T-Force Delta TUF Gaming RGB Memory Review

Memory (DDR4/DDR5) and Storage (SSD/NVMe) 357 Page 1 of 14 Published by



T-Force Delta TUF Gaming RGB

It might surprise some of you to know that Team Group have actually been around since 1997, founded in Taiwan. Perhaps best known, now, for their array of PC components (most notably memory and SSDs), Team Group's portfolio actually expands to USB drives, SD/Micro SD cards, mobile peripherals (such as hubs), high quality cabling, and even enterprise orientated storage/memory. That's quite a range (and it goes further). Today, then, we have some RGB memory to be looking at. Unlike bringing RGB to SSD's (something, I believe, that Team Group can claim to be 'the first' on), RGB on DRAM has been a thing for a while, but it is becoming increasingly commonplace to the point where any custom build beyond the $1250 USD range, will likely use RGB memory. In fact, Krzysztof even said that RGB was basically becoming standard on DDR4 modules nowadays, and I'm highly inclined to agree.

The product today is actually a collab between Team and Asus, and those who've been around for... well, any length of time, will immediately recognise Asus' well known 'TUF' branding on both of these products. I have never quite been able to work out Asus' TUF range, as it sits very separate from their top stack products, and even their 'ROG' line. TUF is a line all on its own, and is often easy to pick out. Built 'heavy', with an emphasis on rugged looks. To give the product its full name, we have the Team Group Delta RGB TUF DDR4 for review. 16GB, 3200Mhz. The product page for this I will link here.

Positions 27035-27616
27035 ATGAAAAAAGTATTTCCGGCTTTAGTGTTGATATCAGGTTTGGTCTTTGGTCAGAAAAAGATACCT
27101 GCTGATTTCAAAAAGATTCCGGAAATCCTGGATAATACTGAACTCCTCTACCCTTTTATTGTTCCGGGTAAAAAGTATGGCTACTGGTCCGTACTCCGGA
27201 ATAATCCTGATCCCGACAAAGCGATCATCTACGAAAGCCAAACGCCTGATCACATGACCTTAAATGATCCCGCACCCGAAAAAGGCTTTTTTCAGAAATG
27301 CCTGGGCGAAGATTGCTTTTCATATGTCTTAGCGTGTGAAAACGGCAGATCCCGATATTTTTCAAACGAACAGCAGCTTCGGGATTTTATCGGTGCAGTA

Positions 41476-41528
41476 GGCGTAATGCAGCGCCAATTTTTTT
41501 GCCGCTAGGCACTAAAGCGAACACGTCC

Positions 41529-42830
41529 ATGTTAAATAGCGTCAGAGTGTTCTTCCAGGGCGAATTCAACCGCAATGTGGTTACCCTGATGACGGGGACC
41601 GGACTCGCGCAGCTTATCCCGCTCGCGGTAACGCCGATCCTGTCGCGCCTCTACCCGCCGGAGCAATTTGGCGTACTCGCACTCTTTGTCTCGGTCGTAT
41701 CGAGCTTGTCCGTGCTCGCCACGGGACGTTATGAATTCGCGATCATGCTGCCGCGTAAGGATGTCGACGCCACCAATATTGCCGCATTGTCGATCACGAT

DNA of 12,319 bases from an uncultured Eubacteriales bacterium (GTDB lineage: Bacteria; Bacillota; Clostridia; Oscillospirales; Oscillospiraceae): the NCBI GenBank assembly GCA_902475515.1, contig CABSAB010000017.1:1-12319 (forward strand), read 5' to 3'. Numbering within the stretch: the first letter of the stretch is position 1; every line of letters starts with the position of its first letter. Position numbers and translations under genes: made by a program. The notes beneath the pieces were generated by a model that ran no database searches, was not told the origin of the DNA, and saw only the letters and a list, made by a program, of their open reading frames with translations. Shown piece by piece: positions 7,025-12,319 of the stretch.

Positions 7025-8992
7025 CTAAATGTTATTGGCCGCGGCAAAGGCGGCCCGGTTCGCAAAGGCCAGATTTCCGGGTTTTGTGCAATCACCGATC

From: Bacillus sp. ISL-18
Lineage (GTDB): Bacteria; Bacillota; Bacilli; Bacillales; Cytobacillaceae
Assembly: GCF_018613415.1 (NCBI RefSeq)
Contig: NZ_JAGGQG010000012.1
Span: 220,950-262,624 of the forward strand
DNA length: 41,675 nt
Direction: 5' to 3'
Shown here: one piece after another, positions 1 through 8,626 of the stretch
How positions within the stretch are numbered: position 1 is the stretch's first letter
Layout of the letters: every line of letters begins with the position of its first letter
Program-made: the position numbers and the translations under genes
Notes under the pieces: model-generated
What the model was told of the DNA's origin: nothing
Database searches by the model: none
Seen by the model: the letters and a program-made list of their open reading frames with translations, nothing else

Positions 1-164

The range actually goes as far down as DDR4 2400, which - for current Intel and AMD platforms - is below the JDEC specification, which sits at DDR4 2933Mhz for both chip makers. What we have here lies at the top of Team's product stack, coming in at a CAS latency of 16 (more specifically, 16-18-18-38). I already have my theories, therefore, on what DDR4 chips this kit of memory uses, but I will reserve any pre-judgement or speculation for now.

DDR4 - 2400 16-16-16-39 1.2 19200
DDR4 - 2666 18-18-18-43 1.35 21300
DDR4 - 2933 16-16-18-38 1.35 23400
DDR4 - 3200 16-18-18-38 1.35 25600

It's safe to say that someone in the market for memory like this, in 2018, is going to be looking at exactly the kit we have here. 16GB, 2x 8GB sticks, and likely at the 3200Mhz mark. This is often seen as 'the sweet spot' (though I distinctly remember saying the same about 4GB, then 8GB...), and some games are straight up difficult to play on 8GB of system memory. Battlefield V, the pre-public release trial, is an excellent example. Naturally, controlling the lighting on a kit like this will require a software download (...sigh), but it's relatively lightweight at just 22.5MB. There is also, apparently, planned support for Asus Aura Sync in the future. I can live with this, and - in fairness - it's difficult to see any integration with already released products on a large scale. Likely much easier just to 'do it yourself', in house, and be done with it. Both AMD and Intel mainboards are listed as being supported, though there is no specific mention of the kit being made for AMD Ryzen. This doesn't concern me as much as it used to, and I don't have any doubt that I'll get this kit working at XMP defaults with my system, the details of which will be listed later. Up next, the boring specs and features.

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